1999 JBMO Problems/Problem 2

Problem

For each nonnegative integer $n$ we define $A_n = 2^{3n}+3^{6n+2}+5^{6n+2}$. Find the greatest common divisor of the numbers $A_0,A_1,\ldots, A_{1999}$.

Solution

Note that $A_0 = 2^0 + 3^2 + 5^2 = 35$, so the GCD must be a factor of 35. The prime factorization of $35$ is $5 \cdot 7$, so we need to check if $5$ and $7$ are factors of the rest of the numbers.


Note that $A_1 = 2^3 + 3^8 + 5^8$. Taking both sides modulo 5 yields $A_1 \equiv 2^3 + 3^8 \equiv 4 \pmod{5}$, and taking both sides modulo 7 yields $A_1 \equiv 1 + 3^8 + 5^8 \equiv 1+2+4 \equiv 0 \pmod{7}$. That means $5$ couldn't be the GCD, but $7$ could be the GCD.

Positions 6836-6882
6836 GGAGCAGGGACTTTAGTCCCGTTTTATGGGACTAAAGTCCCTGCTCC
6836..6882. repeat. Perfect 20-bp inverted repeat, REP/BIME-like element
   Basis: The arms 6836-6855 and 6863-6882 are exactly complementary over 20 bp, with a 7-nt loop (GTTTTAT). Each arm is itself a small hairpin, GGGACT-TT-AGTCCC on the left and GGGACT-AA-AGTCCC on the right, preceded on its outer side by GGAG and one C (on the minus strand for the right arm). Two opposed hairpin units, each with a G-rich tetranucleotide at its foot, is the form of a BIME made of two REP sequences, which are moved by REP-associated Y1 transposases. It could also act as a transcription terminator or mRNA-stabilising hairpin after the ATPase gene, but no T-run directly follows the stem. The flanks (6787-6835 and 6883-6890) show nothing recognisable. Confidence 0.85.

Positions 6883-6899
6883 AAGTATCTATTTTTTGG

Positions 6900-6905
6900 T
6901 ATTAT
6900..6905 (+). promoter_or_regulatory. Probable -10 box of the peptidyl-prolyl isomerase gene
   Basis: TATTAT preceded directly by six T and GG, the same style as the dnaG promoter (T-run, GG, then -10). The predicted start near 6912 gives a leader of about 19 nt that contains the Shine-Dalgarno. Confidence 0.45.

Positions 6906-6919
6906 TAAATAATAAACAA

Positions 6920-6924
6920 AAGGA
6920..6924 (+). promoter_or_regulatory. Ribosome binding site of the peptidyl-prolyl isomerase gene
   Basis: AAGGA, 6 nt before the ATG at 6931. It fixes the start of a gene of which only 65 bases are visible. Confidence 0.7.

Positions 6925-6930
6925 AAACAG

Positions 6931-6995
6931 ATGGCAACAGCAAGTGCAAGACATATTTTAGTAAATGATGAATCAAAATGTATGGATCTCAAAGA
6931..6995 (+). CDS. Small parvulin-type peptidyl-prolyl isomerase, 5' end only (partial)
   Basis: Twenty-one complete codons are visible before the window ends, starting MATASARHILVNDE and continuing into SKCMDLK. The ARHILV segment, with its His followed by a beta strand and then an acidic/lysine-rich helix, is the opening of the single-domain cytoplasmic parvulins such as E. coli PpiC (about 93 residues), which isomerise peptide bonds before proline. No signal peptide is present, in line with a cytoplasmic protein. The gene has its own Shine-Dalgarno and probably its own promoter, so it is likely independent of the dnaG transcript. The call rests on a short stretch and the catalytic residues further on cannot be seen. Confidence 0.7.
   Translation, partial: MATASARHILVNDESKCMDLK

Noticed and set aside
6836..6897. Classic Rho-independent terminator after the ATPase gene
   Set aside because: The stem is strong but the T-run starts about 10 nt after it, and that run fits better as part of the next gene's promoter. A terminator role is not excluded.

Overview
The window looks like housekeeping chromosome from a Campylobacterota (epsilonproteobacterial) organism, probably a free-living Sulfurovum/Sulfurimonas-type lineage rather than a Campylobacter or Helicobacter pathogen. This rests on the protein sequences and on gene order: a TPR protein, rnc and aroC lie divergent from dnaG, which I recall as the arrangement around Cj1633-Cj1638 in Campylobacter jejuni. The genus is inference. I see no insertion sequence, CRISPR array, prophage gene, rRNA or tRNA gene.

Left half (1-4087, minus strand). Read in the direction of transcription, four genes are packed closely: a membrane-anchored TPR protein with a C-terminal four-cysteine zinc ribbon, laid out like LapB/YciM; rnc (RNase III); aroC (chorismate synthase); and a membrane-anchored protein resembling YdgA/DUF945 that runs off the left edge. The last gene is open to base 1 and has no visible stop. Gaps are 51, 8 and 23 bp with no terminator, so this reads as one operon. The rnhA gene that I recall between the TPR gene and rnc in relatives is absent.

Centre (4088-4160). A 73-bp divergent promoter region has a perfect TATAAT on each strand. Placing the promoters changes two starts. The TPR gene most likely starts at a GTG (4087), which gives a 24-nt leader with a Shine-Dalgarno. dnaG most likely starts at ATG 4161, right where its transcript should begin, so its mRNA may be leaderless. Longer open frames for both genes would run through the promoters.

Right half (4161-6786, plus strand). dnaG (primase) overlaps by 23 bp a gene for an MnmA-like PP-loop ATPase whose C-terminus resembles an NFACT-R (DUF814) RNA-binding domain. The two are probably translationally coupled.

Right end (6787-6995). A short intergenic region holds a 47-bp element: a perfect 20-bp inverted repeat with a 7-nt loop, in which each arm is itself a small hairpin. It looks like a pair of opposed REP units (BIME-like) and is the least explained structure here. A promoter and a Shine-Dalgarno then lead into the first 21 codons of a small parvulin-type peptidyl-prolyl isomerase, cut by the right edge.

To confirm that $7$ is the GCD of the 2000 numbers, note that by Euler's Totient Theorem, $3^6 \equiv 5^6 \equiv 1 \pmod{7}$. That means $3^{6n+2} \equiv (3^6)^n \cdot 3^2 \equiv 2 \pmod{7}$ and $5^{6n+2} \equiv (5^6)^n \cdot 5^2 \equiv 4 \pmod{7}$. Also, since $2^3 \equiv 1 \pmod{7}$, we have $2^{3n} \equiv (2^3)^n \equiv 1 \pmod{7}$. Thus, $2^{3n} + 3^{6n+2} + 5^{6n+2} \equiv 1+2+4 \equiv 0 \pmod{7}$, making $A_n$ a multiple of 7.


In summary, the greatest common divisor of the numbers $A_0,A_1,\ldots, A_{1999}$ is $\boxed{7}$.

See Also

1999 JBMO (ProblemsResources)
Preceded by
Problem 1
Followed by
Problem 3
1 2 3 4
All JBMO Problems and Solutions
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